First off, let me warn you it contains beets. Of course, it does! It is Russian after all. Secondly, it provides very much needed vitamin C that comes from cabbage. Surprised? Don’t be because cabbage has as much if not more vitamin C than a traditional orange and virtually no sugar! I can not tell enough just how healthy this salad is, so do yourself a favour and give it a try.

Ingredients:
Green cabbage-1/2 of a small head
Beets-2 medium
Red onion-1 small
Potatoes-2-3 medium
Carrots-2-3 medium
Tart apple-1 medium
Dill pickles-4 medium
White wine vinegar- 2 tbsp.
Extra virgin olive oil-2tbsp.
Salt and pepper to taste

Directions:

Put beets, potatoes and carrots in a pot and boil all the vegetables until fork tender but make sure not to over-boil. Beets will take longer than the rest. I recommend boiling them in a separate pot.
Meanwhile, take your washed cabbage and slice it discarding the core into bite-sized pieces. Then add your course salt and vinegar directly to the sliced cabbage and start squeezing it with your hands until it softens and releases some liquid. Cover it with a plate and put something heavy on top of it like a kettle full of water. Set aside for about 1 hour to let the vinegar work it’s magic. What we are trying to accomplish here is usually a long term marinating process but you are getting an abridged version.
When your potatoes, carrots and beets are cooked, cool them completely, then peel them, and dice them into little cubes.
Now take your cabbage and add the diced vegetables to it, do the same with pickles, onions and apples. Mix everything together and dress the salad with the olive oil. Taste it and add salt and pepper if needed. You might think that the salad is already salty enough because of the pickled cabbage and cucumbers.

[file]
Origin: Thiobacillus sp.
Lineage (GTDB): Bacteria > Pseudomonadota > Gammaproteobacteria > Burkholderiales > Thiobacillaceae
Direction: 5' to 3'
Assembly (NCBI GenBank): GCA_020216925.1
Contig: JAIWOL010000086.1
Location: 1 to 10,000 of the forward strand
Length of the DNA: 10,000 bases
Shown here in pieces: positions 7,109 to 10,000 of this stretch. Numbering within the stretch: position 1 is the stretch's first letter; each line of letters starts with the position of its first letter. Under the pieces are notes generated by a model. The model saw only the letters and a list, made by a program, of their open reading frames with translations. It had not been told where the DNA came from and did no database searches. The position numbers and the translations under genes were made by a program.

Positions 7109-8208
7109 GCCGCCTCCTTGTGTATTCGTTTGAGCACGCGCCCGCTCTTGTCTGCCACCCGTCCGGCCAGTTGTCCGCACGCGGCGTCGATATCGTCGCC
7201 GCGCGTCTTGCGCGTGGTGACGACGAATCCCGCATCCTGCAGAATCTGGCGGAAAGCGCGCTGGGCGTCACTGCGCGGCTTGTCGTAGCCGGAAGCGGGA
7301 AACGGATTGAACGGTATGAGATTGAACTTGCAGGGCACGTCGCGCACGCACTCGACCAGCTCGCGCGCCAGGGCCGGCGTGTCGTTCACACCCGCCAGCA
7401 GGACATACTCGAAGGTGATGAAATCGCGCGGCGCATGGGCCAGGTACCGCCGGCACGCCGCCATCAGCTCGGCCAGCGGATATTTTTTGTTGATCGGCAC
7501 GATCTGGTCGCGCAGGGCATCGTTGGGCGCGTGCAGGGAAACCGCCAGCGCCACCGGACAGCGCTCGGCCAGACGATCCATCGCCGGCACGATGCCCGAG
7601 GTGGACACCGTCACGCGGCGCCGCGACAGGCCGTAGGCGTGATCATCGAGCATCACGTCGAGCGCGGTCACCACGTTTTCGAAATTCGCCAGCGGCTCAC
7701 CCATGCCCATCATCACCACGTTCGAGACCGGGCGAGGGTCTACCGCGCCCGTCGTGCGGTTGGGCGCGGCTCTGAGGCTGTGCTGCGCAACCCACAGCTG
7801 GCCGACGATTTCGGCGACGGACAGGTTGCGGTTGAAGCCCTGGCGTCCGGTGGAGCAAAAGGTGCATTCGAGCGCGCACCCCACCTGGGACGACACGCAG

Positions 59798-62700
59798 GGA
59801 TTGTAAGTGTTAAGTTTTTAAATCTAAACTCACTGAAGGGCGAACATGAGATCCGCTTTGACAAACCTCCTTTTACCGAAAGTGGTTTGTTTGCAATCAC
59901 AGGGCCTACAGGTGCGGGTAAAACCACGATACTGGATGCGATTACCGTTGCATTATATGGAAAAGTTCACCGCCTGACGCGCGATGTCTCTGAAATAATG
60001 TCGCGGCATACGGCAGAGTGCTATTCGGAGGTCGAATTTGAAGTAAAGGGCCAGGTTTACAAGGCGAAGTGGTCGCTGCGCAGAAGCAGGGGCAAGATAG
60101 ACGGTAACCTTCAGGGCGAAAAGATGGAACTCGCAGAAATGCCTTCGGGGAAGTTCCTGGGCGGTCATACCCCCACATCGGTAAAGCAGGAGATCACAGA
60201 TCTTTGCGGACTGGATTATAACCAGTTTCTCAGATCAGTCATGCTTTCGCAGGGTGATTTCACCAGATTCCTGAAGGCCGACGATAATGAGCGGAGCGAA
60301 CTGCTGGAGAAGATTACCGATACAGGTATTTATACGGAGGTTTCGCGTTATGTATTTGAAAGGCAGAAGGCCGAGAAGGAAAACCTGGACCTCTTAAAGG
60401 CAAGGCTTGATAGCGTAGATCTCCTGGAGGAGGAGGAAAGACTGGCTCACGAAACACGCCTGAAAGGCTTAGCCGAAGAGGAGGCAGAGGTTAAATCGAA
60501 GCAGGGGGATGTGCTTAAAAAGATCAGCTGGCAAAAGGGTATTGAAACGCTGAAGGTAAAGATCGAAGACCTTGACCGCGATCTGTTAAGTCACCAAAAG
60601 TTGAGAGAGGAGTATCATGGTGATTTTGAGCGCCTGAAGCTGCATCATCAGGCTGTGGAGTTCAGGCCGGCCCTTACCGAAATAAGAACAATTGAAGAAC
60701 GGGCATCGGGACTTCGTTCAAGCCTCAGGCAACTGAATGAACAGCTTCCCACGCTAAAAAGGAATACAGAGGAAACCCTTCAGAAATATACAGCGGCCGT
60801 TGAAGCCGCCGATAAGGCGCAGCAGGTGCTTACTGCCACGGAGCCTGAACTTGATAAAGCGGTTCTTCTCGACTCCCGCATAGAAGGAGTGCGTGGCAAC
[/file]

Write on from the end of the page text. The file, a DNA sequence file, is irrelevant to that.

I do hope you will be adventurous and give it a try.  Although it doesn’t resemble the usual salads that you eat it offers so many nutritional benefits in comparison to green lettuce and cucumbers!

Turkey And Leek Pie

Standard

With American Thanksgiving and Christmas approaching so quickly it seems only prudent to feature a recipe for “what on earth do I do with all the leftover turkey I hate turkey soup” conundrum. Understandable. Who wants to eat the same meal over and over again. Well, I do. I usually like to eat my turkey dinner at least twice after the big meal but then I have to move on. This year I moved on with this pie. I am Canadian we already celebrated Thanksgiving in October-a perfectly placed holiday in the Canadian calendar.

This recipe is easy, tasty and quick even though it has the word “pie” in it. Let me explain how.

Ingredients:

1 tbsp. olive oil
30 gr. butter
800-1000 gr. leftover turkey meat
50 gr. italian pancetta or bacon
3 leeks (white part only)
3 medium carrots
1 cup/250 ml. leftover gravy
1 tbsp. flour
2 sprigs of each rosemary and thyme
Salt and pepper to taste
prepared shortcrust pie pastry (Pillsbury in Canada or Jus Rol in the UK)
1 egg (optional)
Directions:
Preheat your oven to 375 F/190 C or 180 C for a fan oven.
My dear friends, you were probably expecting some amazing pie crust recipe that was handed over to me by my mother, and to her by her mother and so on but instead I am advising you to use a prepared one. I hope you are not too disappointed but the truth is that when I have a container full of turkey leftovers in the refrigerator that scream-“Use me, I am literally on my last breath”, the furthest thought from my mind is to run to the kitchen and engage in a long and tedious process of pastry  making. Trust me, the flavour comes from the filling, not from the crust. There is definitely time for making your own special recipe but not a week after Christmas!
So where were we? Yes, oven.